20 February 2014

Vincent Aviation to Reactivate Masterton Service?

A group of passionate Wairarapa business owners is hoping to re-establish a Masterton to Auckland air service after Air New Zealand withdrew its services earlier this month. The group, made up of key business leaders across the region, wants to reinstate a commercially viable air service between Masterton and Auckland. Spokesmen Dave Borman and Colin Oldfield said the group has commissioned an independent feasibility study on the proposed new air link which is due for completion next month. The study will take into account scheduling, flight costs and the potential economic impact for the region. In addition the group is proposing a partnership with Vincent Aviation, a New Zealand-owned airline company based out of Wellington and Darwin in Australia. They are looking into the benefits of utilising Vincent Aviation's Saab 340 aircraft, which seats 34 passengers, one cabin crew and 2 pilots. The proposed flight would take one hour and 10 mins to fly between Masterton and Auckland airports, and the aircraft would also be available for charter flights. Mr Borman says the aircraft is being sourced for its comfort, capacity and ability to work within confines of current infrastructure. "After looking at several aircraft, the Saab 340 is our preferred option because of its capacity, its ability to use the existing runway and the current infrastructure at Masterton's Hood Aerodrome," he said. "We are also excited about working with Vincent Aviation, who has a proven track record and is just as committed to making this air link as successful as we are." The group believes the re-establishment of the Auckland to Masterton air route can only benefit the region long term. "With the right pricing, the right scheduling and support from the community we believe it will improve business links between Auckland and Wairarapa and offer tourists and visitors a convenient travel option to the region," said Mr Borman. "With the option of offering the flight for charter services we feel there will be additional benefits." Mr Borman and Mr Oldfield said the group driving the new initiative had evolved from the Masterton Airport Steering Committee. The pair said after weeks of talking, this new group felt it was "time to take action". They are now calling for public feedback on the proposed air service. "We want to know, what do people want? "We are very keen to gauge public opinion and invite anyone to get in touch with their ideas or feedback," said Mr Oldfield. The pair suggests members of the public can contact them (david@venturecon.co.nz) with any ideas or feedback on how the new service may operate.

Above, caught arriving into Auckland on 16 February 2014 was Vincent Aviation's Saab 340 VH-VNY with the same aircraft enjoying the sun (below) on 17 February 2014 


  1. I'm tempted to email the group above asking just how much research they've actually done. Seeing as Masterton is non-certificated there's your first (and expensive) hurdle. At only 1200m long, even a later model Saab is going to have payload restrictions. Not 100% certain on this requirement but something is also nagging me in the back of my head about the Saab needing a 30m wide runway under the regs.

    1. Not sure about the RWY width limitation but yeah 1200m is definitely going to be a limiting factor for the Saab. That said, would MRO ever fill a 34 seat aircraft?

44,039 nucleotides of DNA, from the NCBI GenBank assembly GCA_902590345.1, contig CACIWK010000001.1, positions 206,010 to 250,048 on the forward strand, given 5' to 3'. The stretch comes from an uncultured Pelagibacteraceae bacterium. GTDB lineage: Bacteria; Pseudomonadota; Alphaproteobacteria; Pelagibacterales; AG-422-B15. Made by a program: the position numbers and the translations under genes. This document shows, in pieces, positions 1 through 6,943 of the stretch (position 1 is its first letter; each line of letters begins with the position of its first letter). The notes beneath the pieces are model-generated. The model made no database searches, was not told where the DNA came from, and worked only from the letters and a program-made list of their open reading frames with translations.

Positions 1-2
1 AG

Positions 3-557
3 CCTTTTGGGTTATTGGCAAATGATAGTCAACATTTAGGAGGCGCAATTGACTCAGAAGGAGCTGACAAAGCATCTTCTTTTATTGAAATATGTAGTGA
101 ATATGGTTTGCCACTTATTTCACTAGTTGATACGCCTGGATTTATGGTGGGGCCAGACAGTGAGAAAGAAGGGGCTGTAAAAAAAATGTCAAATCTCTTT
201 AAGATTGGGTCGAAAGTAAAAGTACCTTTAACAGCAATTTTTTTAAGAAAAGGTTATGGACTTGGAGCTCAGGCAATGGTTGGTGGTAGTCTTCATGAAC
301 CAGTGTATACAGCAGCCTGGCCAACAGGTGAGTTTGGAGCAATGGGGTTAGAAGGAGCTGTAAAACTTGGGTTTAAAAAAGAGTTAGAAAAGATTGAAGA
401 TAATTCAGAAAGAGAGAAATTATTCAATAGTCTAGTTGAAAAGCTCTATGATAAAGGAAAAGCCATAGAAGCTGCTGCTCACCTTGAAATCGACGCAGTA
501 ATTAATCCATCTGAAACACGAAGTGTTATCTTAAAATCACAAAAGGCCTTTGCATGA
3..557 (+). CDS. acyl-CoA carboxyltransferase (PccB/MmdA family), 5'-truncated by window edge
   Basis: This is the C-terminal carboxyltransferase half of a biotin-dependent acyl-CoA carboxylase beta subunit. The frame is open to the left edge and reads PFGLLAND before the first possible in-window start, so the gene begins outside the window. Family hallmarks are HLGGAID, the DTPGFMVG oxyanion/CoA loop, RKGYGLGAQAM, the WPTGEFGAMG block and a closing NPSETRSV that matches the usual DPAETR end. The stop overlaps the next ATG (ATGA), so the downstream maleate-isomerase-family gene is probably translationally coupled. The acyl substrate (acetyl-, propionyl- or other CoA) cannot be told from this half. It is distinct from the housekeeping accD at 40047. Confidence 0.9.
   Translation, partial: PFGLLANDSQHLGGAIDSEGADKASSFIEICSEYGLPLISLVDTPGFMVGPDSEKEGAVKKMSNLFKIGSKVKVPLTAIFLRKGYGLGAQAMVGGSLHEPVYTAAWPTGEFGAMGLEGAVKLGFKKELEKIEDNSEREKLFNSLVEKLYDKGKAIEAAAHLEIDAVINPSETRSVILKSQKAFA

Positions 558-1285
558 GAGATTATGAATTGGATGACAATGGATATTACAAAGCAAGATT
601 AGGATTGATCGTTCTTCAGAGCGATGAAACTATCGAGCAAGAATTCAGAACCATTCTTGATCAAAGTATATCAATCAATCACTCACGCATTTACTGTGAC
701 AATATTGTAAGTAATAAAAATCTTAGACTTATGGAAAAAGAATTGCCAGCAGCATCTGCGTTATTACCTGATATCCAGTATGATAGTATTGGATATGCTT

I'd be more concerned with the sustainability of the service. Agree a J31/32 would be a more sensible option.

  2. It's a lot of plane for Masterton, even ignoring the issues with it operating under Pt121. I'd have thought a Vincent or Airwork J31/32 would have been just right? (ie, a like-for-like replacement of the 1900s.)

  3. It might be an unkind thing to say, but history is littered with failed Masterton air services, both home-grown and out-of-town operators. How is throwing a 34 seat aircraft at the issue ever going to succeed? While there are undoubted economic benefits for the region, airlines have limited interest in that aspect of the equation. It's a question of whether they can make a profit out of it sustainably, or is the aircraft better utilised elsewhere?

    No-one would argue that the region is attractive to tourists, but as a business commute proposition it's not really a goer. Masterton and the Wairarapa region are in that awkward population range that is too small for an existing national carrier service to run long-term - especially when there are more lucrative markets and a limited fleet at your disposal - and the costs/risks are too great for a local business-person to go leasing aircraft and setting up a business on the strength of promises by the local community to get behind it.

    Honestly if Sounds Air aren't going to get involved with an MRO-WLG service, I can't see who would.

  4. Absolutely agree. Unfortunately they are dreaming

  5. Perhaps we armchair aviators leave the professionals to it as someone who already operates a fleet of Saabs will obviously be very familiar with the operating costs. The runway width is no issue as exemptions are available from the CAA. The runway length only starts to become a factor as the load heads up past 30 people, yet a Saab 340 (with similar operating costs to a B1900D) can operate profitably with a much lighter load than that. Very interested to see how this turns out - a company like Vincent would never be stupid enough to start a scheduled run in NZ without conducting proper research first.

  6. I agree... Vincents are a good operator. And despite the skeptics I think there is perhaps enough traffic out of Masterton... as long as they can keep the fares reasonable and if necessary find enough work for the Saab during the day. In the Stuff post Vincents also talked about using a J32.